Despite Form Without Much Function, Nikon Df Wins Red Dot Design Award

Despite Form Without Much Function, Nikon Df Wins Red Dot Design Award

Today, NikonRumors published a brief story about Nikon's winnings in the 2014 Red Dot awards. Every year the fellows at Red Dot in Essen, Germany select products in various fields with outstanding design. In the past, Nikon has been awarded Red Dots for their D4, 1-series mirrorless system, and various coolpix cameras. This year Nikon took home three Red Dots for their ACULON T51 binoculars, D5300 APS-C DSLR and, surprisingly, the Df.

Nikon's past Red Dot awards have been in both consumer and professional categories — for the purposes of this discussion I am considering the Df a "professional" camera (both because of the quality of the sensor, and the D800-equivalent price tag). Every time a product received a Red Dot it was because it represented a milestone in design. Cameras such as the D4 and D7000 represented real steps by Nikon to move the industry forward. Even consumer-grade cameras such as the mirrorless 1-system had traits that made them favorable to their intended users. Fujifilm took home three Red Dots in 2013 for their X-Pro1, X-E1, and Instax Mini 8, each of which broke new ground in terms of product design. The X-Pro1 brought Leica-like rangefinder functionality to the masses and the X-E1 was one of the first cameras to successfully compete with the Olympus PEN series (another former Red Dot recipient).

Coming from a design perspective, I don't believe the Df is on the same level as the D4 or X-Pro1. If anything, cameras such as the a7, D600, and 6D represented a bigger step forward in the camera industry, bringing full-frame performance to smaller, sub-$2,000 bodies. I feel that the tendency of non-pros to herald the Dand its ilk as revolutionary step forward for photography does more harm than good. A cameras worth is far more complicated than it's aesthetic.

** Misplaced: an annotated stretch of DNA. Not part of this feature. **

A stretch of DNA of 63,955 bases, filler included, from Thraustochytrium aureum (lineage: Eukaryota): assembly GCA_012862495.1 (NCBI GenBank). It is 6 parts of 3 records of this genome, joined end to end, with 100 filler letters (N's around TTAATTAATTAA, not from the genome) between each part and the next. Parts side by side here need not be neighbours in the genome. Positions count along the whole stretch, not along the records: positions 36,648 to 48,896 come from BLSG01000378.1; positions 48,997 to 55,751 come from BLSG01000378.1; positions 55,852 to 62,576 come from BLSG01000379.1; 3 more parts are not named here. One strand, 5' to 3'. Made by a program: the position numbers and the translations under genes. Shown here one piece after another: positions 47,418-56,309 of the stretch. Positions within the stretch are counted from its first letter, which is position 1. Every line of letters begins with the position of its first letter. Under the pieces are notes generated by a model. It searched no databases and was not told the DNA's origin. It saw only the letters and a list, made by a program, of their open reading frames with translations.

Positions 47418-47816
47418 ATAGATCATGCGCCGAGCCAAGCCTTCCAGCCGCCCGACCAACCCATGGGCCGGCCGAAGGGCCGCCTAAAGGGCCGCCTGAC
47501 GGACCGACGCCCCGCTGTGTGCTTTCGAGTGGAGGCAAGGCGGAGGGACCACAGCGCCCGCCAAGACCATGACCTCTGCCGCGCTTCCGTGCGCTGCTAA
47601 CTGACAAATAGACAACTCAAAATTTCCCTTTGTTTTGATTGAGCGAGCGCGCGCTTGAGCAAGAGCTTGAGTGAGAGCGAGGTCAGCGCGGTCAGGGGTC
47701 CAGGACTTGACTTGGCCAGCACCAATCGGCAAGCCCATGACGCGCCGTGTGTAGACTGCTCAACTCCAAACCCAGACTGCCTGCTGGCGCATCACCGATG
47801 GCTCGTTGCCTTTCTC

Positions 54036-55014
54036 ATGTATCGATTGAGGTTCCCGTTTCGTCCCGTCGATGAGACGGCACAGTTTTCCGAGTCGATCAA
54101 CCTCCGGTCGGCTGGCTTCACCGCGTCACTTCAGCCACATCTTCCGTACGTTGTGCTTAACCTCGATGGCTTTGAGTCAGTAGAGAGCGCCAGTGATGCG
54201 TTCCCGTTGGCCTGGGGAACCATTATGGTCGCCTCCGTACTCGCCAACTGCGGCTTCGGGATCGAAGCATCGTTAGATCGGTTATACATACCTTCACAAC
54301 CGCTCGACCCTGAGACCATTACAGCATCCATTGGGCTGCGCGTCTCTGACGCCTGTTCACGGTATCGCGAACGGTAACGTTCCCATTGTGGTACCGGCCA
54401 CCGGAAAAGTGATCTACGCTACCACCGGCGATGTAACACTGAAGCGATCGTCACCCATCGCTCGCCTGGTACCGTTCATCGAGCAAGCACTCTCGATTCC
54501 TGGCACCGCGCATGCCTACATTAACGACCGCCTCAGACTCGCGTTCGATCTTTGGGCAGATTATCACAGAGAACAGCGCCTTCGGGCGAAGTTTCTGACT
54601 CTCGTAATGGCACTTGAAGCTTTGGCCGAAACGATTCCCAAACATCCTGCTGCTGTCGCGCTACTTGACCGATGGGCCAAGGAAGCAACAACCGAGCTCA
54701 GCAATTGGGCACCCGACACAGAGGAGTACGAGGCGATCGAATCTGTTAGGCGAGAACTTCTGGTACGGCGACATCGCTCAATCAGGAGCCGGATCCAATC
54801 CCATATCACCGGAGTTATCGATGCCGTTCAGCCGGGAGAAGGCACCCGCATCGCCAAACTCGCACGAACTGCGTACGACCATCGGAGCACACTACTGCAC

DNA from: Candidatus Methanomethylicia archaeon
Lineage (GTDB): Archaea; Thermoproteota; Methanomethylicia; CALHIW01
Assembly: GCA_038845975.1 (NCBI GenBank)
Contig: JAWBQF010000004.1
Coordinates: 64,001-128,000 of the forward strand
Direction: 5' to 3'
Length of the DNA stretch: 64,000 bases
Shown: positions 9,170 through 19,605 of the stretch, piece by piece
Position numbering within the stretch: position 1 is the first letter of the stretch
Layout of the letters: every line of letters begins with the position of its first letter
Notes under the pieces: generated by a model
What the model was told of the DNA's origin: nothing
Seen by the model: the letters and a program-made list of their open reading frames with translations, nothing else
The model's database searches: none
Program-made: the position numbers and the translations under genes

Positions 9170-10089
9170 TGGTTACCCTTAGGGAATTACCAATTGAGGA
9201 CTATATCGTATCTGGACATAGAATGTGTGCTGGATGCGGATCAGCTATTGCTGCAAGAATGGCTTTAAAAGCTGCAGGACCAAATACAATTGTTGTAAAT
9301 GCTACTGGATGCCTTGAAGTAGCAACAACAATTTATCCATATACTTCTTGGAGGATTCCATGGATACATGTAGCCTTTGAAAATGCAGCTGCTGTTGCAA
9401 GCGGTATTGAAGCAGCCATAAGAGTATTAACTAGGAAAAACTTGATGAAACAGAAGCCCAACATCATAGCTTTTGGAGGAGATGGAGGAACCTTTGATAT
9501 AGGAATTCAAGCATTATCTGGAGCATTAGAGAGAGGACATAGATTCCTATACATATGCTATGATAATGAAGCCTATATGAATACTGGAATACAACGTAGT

While we've been pretty excited about the Df's performance (it has a D4 sensor after all), the camera's build and handling have left more to be desired. It's this last point that makes the Df's selection for a product design award so surprising. While I have no problems with "retro" styled cameras, physical dials, the whole-nine-yards, I think it's important to consider why most modern professional camera bodies look and function the way they do. They're designed to operate easily, often without taking your eye away from the viewfinder and to be ergonomic, distributing weight and fitting easily in the hands. Recognizing the Df with a product design award seems to be missing the point of what design should mean. It's nice that the camera looks cool and revisits a vintage look, but it isn't making any strives in functionality — and isn't that the whole idea? Or shouldn't it be?

Don't get me wrong, I believe the Df is the closest thing to a D700 successor Nikon has out (flagship sensor in a small, more affordable body), and I've even considered adding one to my bag. But its eccentricities make it far from perfect from a product design standpoint. It's form for form's sake, not form for the betterment of usability.

Be sure to check out our previous Df coverage here.

What do you think about Nikon getting a Red Dot for the Df? Do you think it deserved the win?

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I'm a professional, I own a Df, I love it, so yes!

Austin Rogers's picture

You're not alone! Fer Juaristi uses a pair of Df's for his wedding business, Lee Morris was considering picking up one, and I still might add the Df to my kit.

John White's picture

" It’s nice that the camera looks cool and revisits a vintage look, but it isn’t making any strives in functionality — and isn’t that the whole idea? Or shouldn’t it be?" basically sums up what I would have said. Nice post Austin!

Frederic Dupoux's picture